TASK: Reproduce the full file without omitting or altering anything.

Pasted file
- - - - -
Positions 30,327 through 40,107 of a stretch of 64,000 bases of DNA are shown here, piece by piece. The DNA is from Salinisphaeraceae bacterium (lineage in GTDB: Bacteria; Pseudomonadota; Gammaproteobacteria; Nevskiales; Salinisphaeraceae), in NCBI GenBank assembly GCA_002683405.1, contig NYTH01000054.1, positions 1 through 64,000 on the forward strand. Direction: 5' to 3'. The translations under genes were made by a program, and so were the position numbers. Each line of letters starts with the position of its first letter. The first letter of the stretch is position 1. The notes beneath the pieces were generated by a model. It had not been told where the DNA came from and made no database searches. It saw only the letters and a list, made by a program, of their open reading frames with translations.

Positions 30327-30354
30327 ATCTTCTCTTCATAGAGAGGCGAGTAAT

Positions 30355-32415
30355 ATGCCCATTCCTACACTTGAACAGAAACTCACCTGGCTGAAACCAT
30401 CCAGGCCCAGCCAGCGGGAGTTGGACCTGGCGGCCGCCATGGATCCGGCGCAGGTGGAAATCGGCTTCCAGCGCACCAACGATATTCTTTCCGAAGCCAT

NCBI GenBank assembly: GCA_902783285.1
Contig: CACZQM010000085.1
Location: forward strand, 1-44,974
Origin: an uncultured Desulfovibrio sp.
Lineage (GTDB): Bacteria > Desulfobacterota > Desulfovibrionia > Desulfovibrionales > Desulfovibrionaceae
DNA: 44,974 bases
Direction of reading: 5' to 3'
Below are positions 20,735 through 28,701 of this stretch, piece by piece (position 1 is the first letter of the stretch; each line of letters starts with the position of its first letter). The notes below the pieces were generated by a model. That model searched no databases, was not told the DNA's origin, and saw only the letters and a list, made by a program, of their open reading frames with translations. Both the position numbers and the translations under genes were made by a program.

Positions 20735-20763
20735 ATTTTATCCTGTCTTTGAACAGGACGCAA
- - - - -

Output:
Positions 30,327 through 40,107 of a stretch of 64,000 bases of DNA are shown here, piece by piece. The DNA is from Salinisphaeraceae bacterium (lineage in GTDB: Bacteria; Pseudomonadota; Gammaproteobacteria; Nevskiales; Salinisphaeraceae), in NCBI GenBank assembly GCA_002683405.1, contig NYTH01000054.1, positions 1 through 64,000 on the forward strand. Direction: 5' to 3'. The translations under genes were made by a program, and so were the position numbers. Each line of letters starts with the position of its first letter. The first letter of the stretch is position 1. The notes beneath the pieces were generated by a model. It had not been told where the DNA came from and made no database searches. It saw only the letters and a list, made by a program, of their open reading frames with translations.

Positions 30327-30354
30327 ATCTTCTCTTCATAGAGAGGCGAGTAAT

Positions 30355-32415
30355 ATGCCCATTCCTACACTTGAACAGAAACTCACCTGGCTGAAACCAT
30401 CCAGGCCCAGCCAGCGGGAGTTGGACCTGGCGGCCGCCATGGATCCGGCGCAGGTGGAAATCGGCTTCCAGCGCACCAACGATATTCTTTCCGAAGCCAT

NCBI GenBank assembly: GCA_902783285.1
Contig: CACZQM010000085.1
Location: forward strand, 1-44,974
Origin: an uncultured Desulfovibrio sp.
Lineage (GTDB): Bacteria > Desulfobacterota > Desulfovibrionia > Desulfovibrionales > Desulfovibrionaceae
DNA: 44,974 bases
Direction of reading: 5' to 3'
Below are positions 20,735 through 28,701 of this stretch, piece by piece (position 1 is the first letter of the stretch; each line of letters starts with the position of its first letter). The notes below the pieces were generated by a model. That model searched no databases, was not told the DNA's origin, and saw only the letters and a list, made by a program, of their open reading frames with translations. Both the position numbers and the translations under genes were made by a program.

Positions 20735-20763
20735 ATTTTATCCTGTCTTTGAACAGGACGCAA